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Report signals major challenges for waste water improvement

Press Release – Water New Zealand

A new report has confirmed that many small communities will be faced with major financial challenges in order to meet new regulatory requirements to improve the quality of wastewater discharges.
24 October 2018

A new report has confirmed that many small communities will be faced with major financial challenges in order to meet new regulatory requirements to improve the quality of wastewater discharges.

The GHD/Boffa-Miskell report, commissioned by the Department of Internal Affairs as part of their three waters reforms, says the cost to local authorities could be between $1.4-billion and $2.1-billion – up to four times the estimated cost of fixing New Zealand’s drinking water system.

Water New Zealand CEO John Pfahlert says these costs are alarming because many local authorities currently fail to meet their existing discharge consents, let alone new freshwater management requirements.

He says half the wastewater in this country is discharged into fresh water and more than half of that water comes from settling ponds which produce poor quality effluent compared to more modern mechanical systems.

John Pfahlert says small communities would face the biggest financial challenges. The report says the average cost of upgrading wastewater treatment plants across New Zealand would be $1,138 per household over 25 years. But for people who live in communities of five hundred or fewer people, the cost would balloon to $3,576 per household.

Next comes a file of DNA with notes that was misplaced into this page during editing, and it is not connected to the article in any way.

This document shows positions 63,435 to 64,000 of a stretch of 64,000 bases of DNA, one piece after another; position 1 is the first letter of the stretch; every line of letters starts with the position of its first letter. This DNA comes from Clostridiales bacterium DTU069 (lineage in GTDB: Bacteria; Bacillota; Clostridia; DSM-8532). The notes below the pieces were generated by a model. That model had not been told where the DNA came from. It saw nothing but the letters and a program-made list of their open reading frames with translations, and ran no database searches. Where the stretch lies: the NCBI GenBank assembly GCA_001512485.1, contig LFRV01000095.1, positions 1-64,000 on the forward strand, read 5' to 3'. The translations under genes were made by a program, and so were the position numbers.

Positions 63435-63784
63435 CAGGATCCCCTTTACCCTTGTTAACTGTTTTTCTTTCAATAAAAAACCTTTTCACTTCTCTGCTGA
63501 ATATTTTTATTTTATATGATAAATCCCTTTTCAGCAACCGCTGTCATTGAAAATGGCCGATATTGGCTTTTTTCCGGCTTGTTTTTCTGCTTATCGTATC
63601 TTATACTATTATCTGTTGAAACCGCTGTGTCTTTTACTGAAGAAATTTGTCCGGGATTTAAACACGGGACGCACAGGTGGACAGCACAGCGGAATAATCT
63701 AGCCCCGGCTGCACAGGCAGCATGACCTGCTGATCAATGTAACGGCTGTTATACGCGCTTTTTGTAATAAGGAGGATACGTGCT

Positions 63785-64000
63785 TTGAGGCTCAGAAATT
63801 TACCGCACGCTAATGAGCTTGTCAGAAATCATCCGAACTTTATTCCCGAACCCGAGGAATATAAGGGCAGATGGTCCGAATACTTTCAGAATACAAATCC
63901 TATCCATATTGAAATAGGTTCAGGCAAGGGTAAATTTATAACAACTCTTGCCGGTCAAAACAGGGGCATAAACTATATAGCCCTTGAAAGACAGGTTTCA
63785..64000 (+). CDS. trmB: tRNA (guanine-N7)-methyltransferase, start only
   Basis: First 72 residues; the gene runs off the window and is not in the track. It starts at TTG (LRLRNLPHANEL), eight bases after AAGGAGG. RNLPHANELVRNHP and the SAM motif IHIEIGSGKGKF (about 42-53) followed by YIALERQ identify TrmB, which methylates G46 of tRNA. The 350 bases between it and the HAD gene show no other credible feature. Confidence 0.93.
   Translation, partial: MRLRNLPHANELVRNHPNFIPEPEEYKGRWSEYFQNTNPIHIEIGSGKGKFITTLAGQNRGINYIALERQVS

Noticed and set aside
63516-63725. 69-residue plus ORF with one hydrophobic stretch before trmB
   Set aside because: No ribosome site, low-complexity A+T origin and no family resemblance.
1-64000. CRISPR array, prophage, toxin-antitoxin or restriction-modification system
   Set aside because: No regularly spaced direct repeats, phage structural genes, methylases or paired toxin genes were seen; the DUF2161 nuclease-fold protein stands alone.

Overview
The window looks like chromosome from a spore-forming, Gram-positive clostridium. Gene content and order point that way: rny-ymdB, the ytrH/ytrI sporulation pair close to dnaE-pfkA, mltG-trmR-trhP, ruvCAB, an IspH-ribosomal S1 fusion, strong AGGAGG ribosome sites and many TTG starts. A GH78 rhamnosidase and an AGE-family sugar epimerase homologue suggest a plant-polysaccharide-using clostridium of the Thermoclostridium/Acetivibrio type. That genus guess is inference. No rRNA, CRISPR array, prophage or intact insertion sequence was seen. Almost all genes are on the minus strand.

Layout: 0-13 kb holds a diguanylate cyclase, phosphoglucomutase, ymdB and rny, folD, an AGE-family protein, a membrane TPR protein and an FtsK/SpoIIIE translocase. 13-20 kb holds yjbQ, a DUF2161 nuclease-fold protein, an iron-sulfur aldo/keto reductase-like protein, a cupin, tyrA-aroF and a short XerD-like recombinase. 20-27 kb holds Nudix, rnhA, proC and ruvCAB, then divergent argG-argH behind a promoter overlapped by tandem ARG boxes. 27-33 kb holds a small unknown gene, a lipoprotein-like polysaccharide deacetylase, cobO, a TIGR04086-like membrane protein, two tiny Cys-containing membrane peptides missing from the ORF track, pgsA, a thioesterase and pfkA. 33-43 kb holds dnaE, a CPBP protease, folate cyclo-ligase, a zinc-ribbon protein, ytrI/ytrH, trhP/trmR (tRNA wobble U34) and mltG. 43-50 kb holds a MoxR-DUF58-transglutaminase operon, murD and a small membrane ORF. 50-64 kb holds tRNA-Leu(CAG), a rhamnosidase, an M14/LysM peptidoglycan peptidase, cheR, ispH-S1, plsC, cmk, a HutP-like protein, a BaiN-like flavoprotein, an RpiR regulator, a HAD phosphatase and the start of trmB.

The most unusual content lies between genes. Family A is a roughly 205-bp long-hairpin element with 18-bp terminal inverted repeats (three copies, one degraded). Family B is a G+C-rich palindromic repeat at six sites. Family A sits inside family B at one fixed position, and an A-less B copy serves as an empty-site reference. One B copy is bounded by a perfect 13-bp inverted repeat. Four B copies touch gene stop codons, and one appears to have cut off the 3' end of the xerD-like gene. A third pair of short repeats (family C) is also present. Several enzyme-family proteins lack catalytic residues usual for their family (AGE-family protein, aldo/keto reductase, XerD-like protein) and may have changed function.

Eighty-two percent of the waste water treatment plants that require upgrading are servicing communities of 500 or fewer people.

“It is clear that there is an urgent need to upgrade many waste water treatment plants and a serious need to find an equitable way to share the costs across communities,” he says.

“Improving the quality of waste water to an acceptable standard will be even more costly than fixing our drinking water system. That is why we would urge the government to address the delivery of all three waters – drinking, storm and wastewater – when it embarks on its reforms.

He says New Zealanders have made it clear that they want our waterways and rivers cleaned up and made swimmable and this will require changes to the way water services, including waste and stormwater, are funded.
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